The Williamsburg City Council voted Thursday to demolish and rebuild its fire station, which entirely changes a council plan approved only 17 months ago.
City Council discussed the various options for rebuilding, renovating and reconstruction a second fire station in the city. The discussion came after a presentation this week from Guernsey Tingle that questioned a previous 2019 council decision.
The city has been working on the possibility of building a new fire station for a number of years after a 2018 study showed it was needed to improve response times in the area. The current station was also shown to need a number of improvements.
Just 17 months ago the City Council approved building an additional fire station and renovating the current structure with a budget of $11.2 million.
Consultants from Guernsey Tingle this week provided City Council a new report that questioned the previous plans and continued to highlight issues with the current station. In it’s new report, the company estimated the project would now cost between $16.7 million and $20.3 million.
Councilman Ted Maslin on Thursday expressed a “sincere frustration” with the changes in plans and how they were presented.
“The agenda item summary gives the impression that staff is merely updating the progress on the…two-station project approved 17 months ago by the City Council, [but] nothing could be further from the truth,” he said. “Not only is that project more than a year behind schedule, one can question whether staff had any intention to accomplish it.”
Maslin expressed concern there wasn’t enough time between Monday’s work session and Thursday’s meeting for the public to be properly involved in the process. He also highlighted possible mistakes from Monday’s presentation, saying consultants misspoke when they said there would be no footage increase for Fire Station One in the previously proposed plan. Upon further inspection, Maslin said he found a 2019 budget spreadsheet that includes the addition of 2,000 square feet to the station.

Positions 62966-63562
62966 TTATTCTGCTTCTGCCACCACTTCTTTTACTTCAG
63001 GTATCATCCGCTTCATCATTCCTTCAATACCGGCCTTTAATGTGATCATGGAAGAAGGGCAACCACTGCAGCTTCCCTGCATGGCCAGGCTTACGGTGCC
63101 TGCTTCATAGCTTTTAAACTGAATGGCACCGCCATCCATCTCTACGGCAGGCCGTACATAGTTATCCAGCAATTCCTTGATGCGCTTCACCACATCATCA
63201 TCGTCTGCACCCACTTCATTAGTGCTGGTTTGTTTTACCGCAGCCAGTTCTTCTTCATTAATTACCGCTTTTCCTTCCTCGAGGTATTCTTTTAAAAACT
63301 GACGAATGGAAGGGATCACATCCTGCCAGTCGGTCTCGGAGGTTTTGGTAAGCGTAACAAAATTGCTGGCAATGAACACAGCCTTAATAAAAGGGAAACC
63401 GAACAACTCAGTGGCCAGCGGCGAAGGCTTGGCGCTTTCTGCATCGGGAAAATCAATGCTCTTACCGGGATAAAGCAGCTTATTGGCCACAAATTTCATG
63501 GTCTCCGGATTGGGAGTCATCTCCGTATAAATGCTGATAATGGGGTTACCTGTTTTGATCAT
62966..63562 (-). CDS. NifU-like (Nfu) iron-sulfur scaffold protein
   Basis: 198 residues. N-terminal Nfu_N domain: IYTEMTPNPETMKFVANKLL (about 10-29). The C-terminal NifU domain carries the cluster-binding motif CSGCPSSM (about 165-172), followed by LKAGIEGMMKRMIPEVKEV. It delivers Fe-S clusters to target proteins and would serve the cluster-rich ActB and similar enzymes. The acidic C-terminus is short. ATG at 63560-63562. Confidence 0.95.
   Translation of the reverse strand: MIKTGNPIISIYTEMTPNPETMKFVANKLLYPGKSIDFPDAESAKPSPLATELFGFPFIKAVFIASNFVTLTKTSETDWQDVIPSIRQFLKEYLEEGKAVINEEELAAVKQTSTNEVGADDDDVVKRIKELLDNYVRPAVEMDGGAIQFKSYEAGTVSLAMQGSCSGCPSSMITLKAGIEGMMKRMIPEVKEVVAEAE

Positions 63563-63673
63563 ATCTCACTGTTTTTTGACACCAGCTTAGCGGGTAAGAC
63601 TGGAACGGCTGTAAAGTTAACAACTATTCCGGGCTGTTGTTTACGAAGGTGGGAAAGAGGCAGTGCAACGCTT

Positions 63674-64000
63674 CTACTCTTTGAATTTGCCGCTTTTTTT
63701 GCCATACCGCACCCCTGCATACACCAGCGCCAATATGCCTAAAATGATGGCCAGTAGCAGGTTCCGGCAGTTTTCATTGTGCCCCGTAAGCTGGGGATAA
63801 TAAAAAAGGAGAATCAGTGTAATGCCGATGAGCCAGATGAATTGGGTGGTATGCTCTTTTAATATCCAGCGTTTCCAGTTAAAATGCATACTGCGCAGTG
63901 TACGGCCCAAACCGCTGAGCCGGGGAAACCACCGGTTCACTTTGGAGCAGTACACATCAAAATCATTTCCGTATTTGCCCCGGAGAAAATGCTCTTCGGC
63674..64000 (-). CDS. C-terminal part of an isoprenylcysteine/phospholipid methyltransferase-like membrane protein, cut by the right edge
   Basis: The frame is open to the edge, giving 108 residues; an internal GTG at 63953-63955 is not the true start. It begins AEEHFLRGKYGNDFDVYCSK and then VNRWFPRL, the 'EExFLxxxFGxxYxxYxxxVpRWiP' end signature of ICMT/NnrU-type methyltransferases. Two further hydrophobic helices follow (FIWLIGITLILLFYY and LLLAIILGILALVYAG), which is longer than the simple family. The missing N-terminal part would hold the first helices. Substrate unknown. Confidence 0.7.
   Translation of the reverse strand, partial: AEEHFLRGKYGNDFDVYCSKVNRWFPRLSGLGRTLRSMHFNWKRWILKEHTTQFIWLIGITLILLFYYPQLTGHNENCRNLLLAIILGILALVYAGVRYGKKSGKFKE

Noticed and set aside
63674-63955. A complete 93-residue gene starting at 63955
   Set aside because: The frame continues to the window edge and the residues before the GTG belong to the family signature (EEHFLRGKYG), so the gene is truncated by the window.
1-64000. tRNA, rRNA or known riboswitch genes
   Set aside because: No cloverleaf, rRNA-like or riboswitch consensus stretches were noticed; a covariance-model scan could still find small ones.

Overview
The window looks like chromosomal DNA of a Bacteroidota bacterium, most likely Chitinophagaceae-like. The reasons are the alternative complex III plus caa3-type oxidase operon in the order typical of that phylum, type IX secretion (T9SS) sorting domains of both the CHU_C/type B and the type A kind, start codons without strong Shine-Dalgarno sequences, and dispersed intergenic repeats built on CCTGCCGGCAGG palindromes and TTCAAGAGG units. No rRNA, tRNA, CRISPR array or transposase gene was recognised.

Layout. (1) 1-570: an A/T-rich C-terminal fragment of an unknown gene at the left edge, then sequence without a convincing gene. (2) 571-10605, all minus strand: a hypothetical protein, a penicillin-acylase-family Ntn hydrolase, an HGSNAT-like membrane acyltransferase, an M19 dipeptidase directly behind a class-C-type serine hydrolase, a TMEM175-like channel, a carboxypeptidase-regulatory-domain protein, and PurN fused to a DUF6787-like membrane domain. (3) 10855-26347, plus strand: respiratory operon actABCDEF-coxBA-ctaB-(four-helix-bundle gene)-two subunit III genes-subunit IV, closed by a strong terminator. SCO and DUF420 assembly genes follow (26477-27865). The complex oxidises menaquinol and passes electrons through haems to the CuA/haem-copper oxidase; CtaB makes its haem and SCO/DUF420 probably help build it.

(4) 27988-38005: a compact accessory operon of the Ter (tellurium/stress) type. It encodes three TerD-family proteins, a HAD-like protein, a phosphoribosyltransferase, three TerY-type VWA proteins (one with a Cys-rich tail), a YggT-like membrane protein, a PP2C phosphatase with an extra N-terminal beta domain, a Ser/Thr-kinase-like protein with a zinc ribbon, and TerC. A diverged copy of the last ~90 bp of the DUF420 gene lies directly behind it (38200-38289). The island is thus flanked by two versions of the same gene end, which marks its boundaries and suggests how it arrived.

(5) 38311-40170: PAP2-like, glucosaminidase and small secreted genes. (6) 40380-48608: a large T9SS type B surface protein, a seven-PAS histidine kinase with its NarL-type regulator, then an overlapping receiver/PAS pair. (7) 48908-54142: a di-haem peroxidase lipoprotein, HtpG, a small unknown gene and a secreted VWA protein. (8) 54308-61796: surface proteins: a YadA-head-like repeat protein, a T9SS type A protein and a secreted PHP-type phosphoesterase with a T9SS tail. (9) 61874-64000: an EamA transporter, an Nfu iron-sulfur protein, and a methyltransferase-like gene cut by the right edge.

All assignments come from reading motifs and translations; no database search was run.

He also suggested parts of the proposed plan seemed “half-baked,” such as the plan for temporary facilities which he said appeared to be added at the last minute and needed more concrete details.
Maslin said the new proposed plan, which would cost significantly more, did not seem feasible especially considering the financial uncertainty created by the coronavirus pandemic.
“The City Council is being asked to spend more money on a project which no longer provides [the] community benefit of response time throughout the whole community,” he said. “[The City Council] is being asked to spend more money on a project which no longer provides an economic development boost to the Capitol Landing corridor.”
Mayor Doug Pons said accusing staff and professionals of being misleading was “extremely insulting” and “an embarrassment to this body.”
Vice Mayor Pat Dent also disagreed with the new changes to the plan, saying the plan to renovate the current fire station and build a second station seemed like the best option to address issues of response time.
“I think…from what we saw on Monday, obviously this is a huge decision when you’re talking about a capital project that could involve [millions] of dollars,” he said.
Other council members felt differently about the changes to the project.
Councilwoman Barbara Ramsey, who originally supported the second fire station plan in 2019, said she has learned through calls with residents and looking at increased population growth in the area that the need for a more modern fire station is greater than simply renovating the current structure.
“We have the funding to construct such a state-of-the-art fire station and I think this should be a top priority,” she said.
Councilman Caleb Rogers also said he felt the amount of renovations needed to the fire station were so great that an entirely new structure would have to be built in the future regardless.
Ramsey submitted a motion to demolish the current fire station and build a new $14.5 million fire station on its location at 440 N. Boundary St.
That proposal rescinds the city’s previously approved plan to build a second station and allows the city manager to move forward with plans to design a new station at the current location. It also states the city will continue the planning process for a second fire station in the next five to seven years.
The motion was approved by Pons, Ramsey and Rogers. Dent and Maslin voted against it. Maslin said moving forward, he hopes projects such as this one will have side-by-side comparisons for changes and a clearer outline for public engagement.
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